I can, however, say that the letter accuses David of shoddy work. It does not mince its words: mismatched doors, wood glue showing, wood putty hiding flaws in the wood, the use of several strips of wood in the casings where a single strip is more professional. (I can’t speak to the matter of David not paying Richard for his work. That part of the agreement, it seems, was verbal; I don’t see it mentioned in David’s final proposal, shown above. David tells me that he never received a signed copy of his proposal, shown above. Presumably this is the sole document outlining the agreement between him and the church.)
All the above flaws in workmanship are, in fact, true. To them one could add that some of the joints are neither flush nor properly sanded.
"Dear trustees, do they really matter?!"
- This is a church, right?
Has anyone thought to ask Jesus what he thinks of the doors? Best way to do this, of course, is to open the Gospels (meaning "good news," by the way) and review his sayings. Years ago I was a professor at the Alaska Native Moravian Seminary. I taught the future Eskimo pastors. I would have taught my seminarians that Jesus would love these doors and love the man who made them. As for the flaws, I'm certain he would put his arm around David and say, "Don't worry about them! Young man, you have honored me with your doors!"
- You paid only $14,600 for these doors?!
You're kidding me?! They are made out of the best materials. In fact the fundamental construction (solid white oak, the mortise and tenons, the dowels) is arguably superior to the originals. No other craftsman would have touched these doors for less than $60K. Do you know what you get for $14K these days? A dubious used car.
- Master craftsman
I think all of us are missing the real message, here. This is a young man who is trying to keep alive a dying art. When you think about this way, the whole narrative takes on a different meaning. Think of David Lacroix as an apprentice looking for a master teacher. I suggest that our goal, as a community, should be to find him that mentor. One could not ask for a more dedicated or enthusiastic student than David!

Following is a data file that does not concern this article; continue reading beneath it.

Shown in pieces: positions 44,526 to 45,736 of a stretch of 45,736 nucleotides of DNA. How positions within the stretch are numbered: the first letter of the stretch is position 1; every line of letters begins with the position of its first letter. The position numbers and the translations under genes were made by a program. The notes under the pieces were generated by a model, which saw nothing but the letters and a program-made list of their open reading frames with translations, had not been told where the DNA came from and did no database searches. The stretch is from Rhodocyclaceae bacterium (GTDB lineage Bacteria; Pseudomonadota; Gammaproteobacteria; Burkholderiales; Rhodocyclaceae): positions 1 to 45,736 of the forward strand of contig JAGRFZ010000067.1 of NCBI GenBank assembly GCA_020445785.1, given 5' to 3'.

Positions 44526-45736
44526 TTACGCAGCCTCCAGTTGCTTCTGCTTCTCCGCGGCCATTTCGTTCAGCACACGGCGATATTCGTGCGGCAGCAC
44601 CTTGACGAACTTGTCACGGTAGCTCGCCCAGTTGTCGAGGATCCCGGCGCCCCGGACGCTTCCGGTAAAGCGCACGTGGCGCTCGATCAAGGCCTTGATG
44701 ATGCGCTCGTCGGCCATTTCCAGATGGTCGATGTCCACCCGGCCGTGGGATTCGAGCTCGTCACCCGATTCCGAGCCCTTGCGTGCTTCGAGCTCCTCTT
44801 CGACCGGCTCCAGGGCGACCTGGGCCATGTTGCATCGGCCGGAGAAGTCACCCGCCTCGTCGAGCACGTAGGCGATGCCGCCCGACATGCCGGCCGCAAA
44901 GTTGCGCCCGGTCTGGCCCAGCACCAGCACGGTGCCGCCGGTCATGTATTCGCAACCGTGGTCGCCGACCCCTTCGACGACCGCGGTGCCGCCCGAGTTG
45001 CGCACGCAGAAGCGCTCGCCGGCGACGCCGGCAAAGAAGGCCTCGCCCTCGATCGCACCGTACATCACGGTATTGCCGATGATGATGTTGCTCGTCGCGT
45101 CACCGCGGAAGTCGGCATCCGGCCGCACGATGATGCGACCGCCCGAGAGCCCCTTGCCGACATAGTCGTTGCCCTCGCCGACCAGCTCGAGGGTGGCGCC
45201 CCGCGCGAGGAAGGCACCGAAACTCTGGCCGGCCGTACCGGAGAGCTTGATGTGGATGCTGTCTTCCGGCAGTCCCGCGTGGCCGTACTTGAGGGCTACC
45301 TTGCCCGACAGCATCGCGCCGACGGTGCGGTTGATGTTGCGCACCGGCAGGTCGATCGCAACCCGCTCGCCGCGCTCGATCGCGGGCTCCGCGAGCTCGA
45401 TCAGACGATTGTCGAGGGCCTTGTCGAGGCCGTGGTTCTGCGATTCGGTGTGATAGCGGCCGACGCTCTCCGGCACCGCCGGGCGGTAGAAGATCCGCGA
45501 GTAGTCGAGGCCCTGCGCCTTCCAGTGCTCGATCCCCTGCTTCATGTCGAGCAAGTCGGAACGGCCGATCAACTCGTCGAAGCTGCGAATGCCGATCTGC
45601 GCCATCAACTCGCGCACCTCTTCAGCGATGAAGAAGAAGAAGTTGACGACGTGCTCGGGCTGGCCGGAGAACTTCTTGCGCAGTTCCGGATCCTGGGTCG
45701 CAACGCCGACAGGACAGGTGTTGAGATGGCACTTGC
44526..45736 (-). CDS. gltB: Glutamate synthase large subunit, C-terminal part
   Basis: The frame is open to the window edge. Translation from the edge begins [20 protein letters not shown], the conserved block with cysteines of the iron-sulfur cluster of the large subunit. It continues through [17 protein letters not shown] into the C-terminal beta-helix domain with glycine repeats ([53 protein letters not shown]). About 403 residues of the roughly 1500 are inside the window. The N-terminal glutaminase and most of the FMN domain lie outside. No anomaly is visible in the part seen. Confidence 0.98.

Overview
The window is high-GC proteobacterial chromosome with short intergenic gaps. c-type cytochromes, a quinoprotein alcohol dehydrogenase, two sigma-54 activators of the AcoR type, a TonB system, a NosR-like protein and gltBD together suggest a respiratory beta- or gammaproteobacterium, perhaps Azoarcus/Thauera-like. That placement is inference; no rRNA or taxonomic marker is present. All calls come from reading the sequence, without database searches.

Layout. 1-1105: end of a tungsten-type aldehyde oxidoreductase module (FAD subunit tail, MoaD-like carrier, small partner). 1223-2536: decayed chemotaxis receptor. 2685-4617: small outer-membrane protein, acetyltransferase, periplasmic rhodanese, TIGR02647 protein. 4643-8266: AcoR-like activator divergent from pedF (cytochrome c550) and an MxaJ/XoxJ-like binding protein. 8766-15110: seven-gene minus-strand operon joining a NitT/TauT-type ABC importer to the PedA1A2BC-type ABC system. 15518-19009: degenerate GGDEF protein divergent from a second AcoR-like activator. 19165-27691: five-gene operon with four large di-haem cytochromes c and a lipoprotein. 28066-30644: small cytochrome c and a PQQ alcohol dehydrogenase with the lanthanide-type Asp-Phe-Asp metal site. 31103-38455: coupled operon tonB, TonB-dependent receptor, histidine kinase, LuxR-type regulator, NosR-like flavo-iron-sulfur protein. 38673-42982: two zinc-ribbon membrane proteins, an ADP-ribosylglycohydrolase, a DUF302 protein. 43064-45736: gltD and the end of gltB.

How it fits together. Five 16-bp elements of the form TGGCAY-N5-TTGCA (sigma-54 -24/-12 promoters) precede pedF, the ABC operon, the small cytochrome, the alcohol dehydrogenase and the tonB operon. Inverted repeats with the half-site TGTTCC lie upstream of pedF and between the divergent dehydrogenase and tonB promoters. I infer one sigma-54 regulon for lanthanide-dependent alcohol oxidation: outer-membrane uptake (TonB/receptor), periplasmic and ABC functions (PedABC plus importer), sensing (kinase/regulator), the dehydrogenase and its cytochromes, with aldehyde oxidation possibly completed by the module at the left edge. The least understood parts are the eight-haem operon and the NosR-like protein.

- My 2 cents
Were I head of the board of trustees, I would say, "David, the doors are amazing! Beautiful! They show much promise. We would like you to do the other 2 sets of doors — but first we want you to do an apprenticeship under a master craftsman. We want to get those joints butted together perfectly. Everything smooth. No gaps. No rough edges. No oozing glue. When you're done with the apprenticeship and ready to start the next doors, you can return to this first set and fix them up here and there, bringing your new skills to bear on them. There is, however, a string attached: Let's agree that you will do each set of doors for the same price you charged for the first set: $14,600. That is, 2 x $14,650 = $29,300 total."
- $500 scholarship
Nina & I are going to put our money where my mouth is. We will pay Mike Lashomb up to $500 to teach David the skills he lacks. David and Mike can work out a schedule that suits both of them. (David, think of this as a scholarship.)
- Scholarship with a string attached . . .
David, there is a string attached to our $500 scholarship. Think of the string on a bow. The string is this: We want you to mentor a younger man or woman someday, and launch that individual on a similar trajectory, to keep this art alive.
I remember reading a newspaper article, long ago, about a kid who stole an airplane and flew the damn thing from one state to another. Out west, somewhere. Not a jet; a small, private plane.
The kid never had flying lessons. He didn’t think he needed them; he just knew in his bones that he could pull it off.
And he did, by golly! Amazing, when you think about it. He took off, flew, and landed — and broke all the rules.
He was arrested as soon as he taxied to a stop.
If my memory serves me right, instead of being sent to jail he was sent to flight school. If my memory is wrong, then I will say that he should have been sent to flight school — because he was a natural.
David is a natural. He built the doors with a minimum of formal training. (His low bid reflected this fact.) He loved making them, so he’s told me over and over. In his bones he knew he could do it. And, by golly, he did, though with flaws.
David isn’t pretending the doors are perfect; he dreams of getting better at this art and building the remaining doors.
To the trustees, I say, “Hey! He’s a natural! Let’s get him some coaching from the likes of Mike Lashomb and — whoa! — watch this young man turn into an ace!”